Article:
(DavidRaboin)

We board the plane and run through our first flight of the day safety checks.  We taxi out with a parade of departing airliners.  We’re headed to Los Angeles and then it’s on to Washington Dulles.  This is going to be a long day.  We’re cleared for takeoff.  Down the runway, past the high trees, I can see Mount Rainier with its summit buried in the grey morning overcast.  We climb through the cloud deck.  The volcanic mountains of the Cascade Range rise up to greet the morning sun.  Minutes later we sail above the exploded peak of Mount Saint Helens.

*David is a California Photographer . You can order prints of the photos featured on this blog by clicking on the image or visit our website at photos4u2c.com Support this site by using one of my links to Amazon.com. Thanks!

On the Streets of Seattle

 (DavidRaboin)

You might remember a few posts back I was debating if I should go out and do some street photography on my long Seattle overnight or stay in and work on my incomplete long term projects.  Here’s your answer.  I couldn’t stand sitting in my hotel room with so many streets to explore.  And, I’m glad I went out.  In less than two hours I pulled up a nice haul of photos.

 (DavidRaboin)

I call this photo “Big Brown”.   In this photo almost everything is the same color.  The shapes are defined by tones like a black and white photo.  Because it’s nearly monochrome, the few colorful aspects really jump out of the frame.  Also, the truck was parked on a slope.  I framed this so the truck would be level and the buildings would be slanted.  The slanting buildings combined with the reflections make this photo disorienting.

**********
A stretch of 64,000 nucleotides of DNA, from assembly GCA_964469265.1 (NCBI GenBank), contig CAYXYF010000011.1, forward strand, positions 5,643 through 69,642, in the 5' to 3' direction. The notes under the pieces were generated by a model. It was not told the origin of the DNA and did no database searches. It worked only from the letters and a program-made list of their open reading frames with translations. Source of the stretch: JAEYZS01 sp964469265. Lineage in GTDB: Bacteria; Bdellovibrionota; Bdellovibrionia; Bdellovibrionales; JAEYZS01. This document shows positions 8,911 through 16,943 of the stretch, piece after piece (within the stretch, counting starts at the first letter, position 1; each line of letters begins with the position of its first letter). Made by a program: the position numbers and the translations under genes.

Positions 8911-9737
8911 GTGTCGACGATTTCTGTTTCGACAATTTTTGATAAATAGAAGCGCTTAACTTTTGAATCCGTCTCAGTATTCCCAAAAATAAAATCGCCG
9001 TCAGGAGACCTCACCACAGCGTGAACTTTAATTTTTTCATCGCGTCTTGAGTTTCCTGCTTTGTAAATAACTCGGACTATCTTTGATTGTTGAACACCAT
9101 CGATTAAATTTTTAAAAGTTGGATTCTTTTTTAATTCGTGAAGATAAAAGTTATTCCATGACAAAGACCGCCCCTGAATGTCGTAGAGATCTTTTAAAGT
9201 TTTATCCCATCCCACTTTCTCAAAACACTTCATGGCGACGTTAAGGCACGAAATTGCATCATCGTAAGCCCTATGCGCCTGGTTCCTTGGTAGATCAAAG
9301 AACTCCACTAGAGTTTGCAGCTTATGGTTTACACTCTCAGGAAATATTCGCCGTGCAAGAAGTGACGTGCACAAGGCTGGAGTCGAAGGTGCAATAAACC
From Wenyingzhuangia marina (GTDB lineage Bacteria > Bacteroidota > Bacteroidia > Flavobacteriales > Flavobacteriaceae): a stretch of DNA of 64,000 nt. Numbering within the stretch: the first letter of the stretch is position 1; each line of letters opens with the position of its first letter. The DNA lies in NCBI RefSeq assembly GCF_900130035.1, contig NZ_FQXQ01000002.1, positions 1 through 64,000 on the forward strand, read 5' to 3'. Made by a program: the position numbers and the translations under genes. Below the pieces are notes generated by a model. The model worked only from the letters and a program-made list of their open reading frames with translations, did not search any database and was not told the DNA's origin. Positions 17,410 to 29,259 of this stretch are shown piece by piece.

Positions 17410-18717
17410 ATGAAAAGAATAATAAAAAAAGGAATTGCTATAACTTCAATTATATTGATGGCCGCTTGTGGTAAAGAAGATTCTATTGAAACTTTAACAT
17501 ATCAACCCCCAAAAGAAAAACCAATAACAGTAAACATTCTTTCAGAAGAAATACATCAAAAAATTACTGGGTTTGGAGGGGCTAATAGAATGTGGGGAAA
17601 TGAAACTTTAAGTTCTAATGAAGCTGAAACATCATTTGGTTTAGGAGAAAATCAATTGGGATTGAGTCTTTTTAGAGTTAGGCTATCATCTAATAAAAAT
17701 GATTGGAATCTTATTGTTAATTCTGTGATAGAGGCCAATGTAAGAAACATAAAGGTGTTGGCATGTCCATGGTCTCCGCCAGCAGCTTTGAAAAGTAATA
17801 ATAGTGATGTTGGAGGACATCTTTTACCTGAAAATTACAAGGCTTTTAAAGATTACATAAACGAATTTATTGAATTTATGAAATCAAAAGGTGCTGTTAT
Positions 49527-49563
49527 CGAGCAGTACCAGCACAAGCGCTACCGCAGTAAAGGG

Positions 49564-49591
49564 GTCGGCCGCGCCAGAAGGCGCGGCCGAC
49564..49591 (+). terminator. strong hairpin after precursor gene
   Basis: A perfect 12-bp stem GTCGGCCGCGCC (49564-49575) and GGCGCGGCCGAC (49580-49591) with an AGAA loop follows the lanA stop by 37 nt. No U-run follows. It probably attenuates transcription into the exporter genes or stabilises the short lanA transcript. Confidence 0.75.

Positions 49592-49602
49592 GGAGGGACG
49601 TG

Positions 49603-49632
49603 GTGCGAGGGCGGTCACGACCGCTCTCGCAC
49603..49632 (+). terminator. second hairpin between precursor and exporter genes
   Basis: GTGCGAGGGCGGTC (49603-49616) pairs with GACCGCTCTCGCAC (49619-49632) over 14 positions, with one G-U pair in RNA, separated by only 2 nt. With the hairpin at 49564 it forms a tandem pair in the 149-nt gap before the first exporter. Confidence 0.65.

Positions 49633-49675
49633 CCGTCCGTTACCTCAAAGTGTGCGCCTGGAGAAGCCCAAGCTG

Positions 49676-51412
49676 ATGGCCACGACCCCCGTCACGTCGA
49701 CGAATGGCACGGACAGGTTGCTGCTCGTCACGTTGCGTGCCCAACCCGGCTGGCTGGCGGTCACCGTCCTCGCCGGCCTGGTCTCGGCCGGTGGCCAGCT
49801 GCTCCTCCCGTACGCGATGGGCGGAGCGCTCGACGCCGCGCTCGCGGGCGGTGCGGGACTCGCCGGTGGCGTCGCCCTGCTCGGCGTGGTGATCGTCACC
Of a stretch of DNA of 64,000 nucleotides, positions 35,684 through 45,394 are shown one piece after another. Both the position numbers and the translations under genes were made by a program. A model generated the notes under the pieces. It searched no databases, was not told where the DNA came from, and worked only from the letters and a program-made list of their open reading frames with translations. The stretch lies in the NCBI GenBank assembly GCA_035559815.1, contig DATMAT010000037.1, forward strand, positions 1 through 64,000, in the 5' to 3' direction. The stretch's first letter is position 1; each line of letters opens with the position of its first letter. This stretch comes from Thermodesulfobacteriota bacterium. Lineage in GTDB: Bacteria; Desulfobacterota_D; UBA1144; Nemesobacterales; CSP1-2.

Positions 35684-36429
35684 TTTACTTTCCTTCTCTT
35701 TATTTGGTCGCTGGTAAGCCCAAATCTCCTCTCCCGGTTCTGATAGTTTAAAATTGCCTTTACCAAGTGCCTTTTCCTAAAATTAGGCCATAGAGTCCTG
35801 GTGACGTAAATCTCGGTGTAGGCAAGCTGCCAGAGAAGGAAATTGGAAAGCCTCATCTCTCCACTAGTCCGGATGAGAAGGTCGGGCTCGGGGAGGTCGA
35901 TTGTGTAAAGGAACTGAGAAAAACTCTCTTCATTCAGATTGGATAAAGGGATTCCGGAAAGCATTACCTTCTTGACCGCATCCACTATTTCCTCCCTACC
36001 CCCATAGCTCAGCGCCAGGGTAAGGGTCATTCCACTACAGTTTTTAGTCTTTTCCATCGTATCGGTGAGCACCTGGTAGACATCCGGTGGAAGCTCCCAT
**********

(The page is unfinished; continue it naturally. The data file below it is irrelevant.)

(DavidRaboin)

This is another photo that will keep you a little off balance.  Those two foreground cars clip off everyone’s feet.  It’s like you’re looking through trippy portal and the people are almost floating.  

 (DavidRaboin)

The sunset didn’t amount to much.  The sky was almost totally overcast so I hung around Pike Market and tried to get some photos that mixed ambient light with light from the storefronts.  That’s where I spotted this fellow.  The market was about to close and he was loading unsold flowers into his van.  I liked his stride.  He looks a  like a blonde sasquatch.

 (DavidRaboin)

I don’t want to say anything about this photo. I don’t want to spoil the mystery.

*David is a California Photographer . You can order prints of the photos featured on this blog by clicking on the image or visit our website at photos4u2c.com Support this site by using one of my links to Amazon.com. Thanks!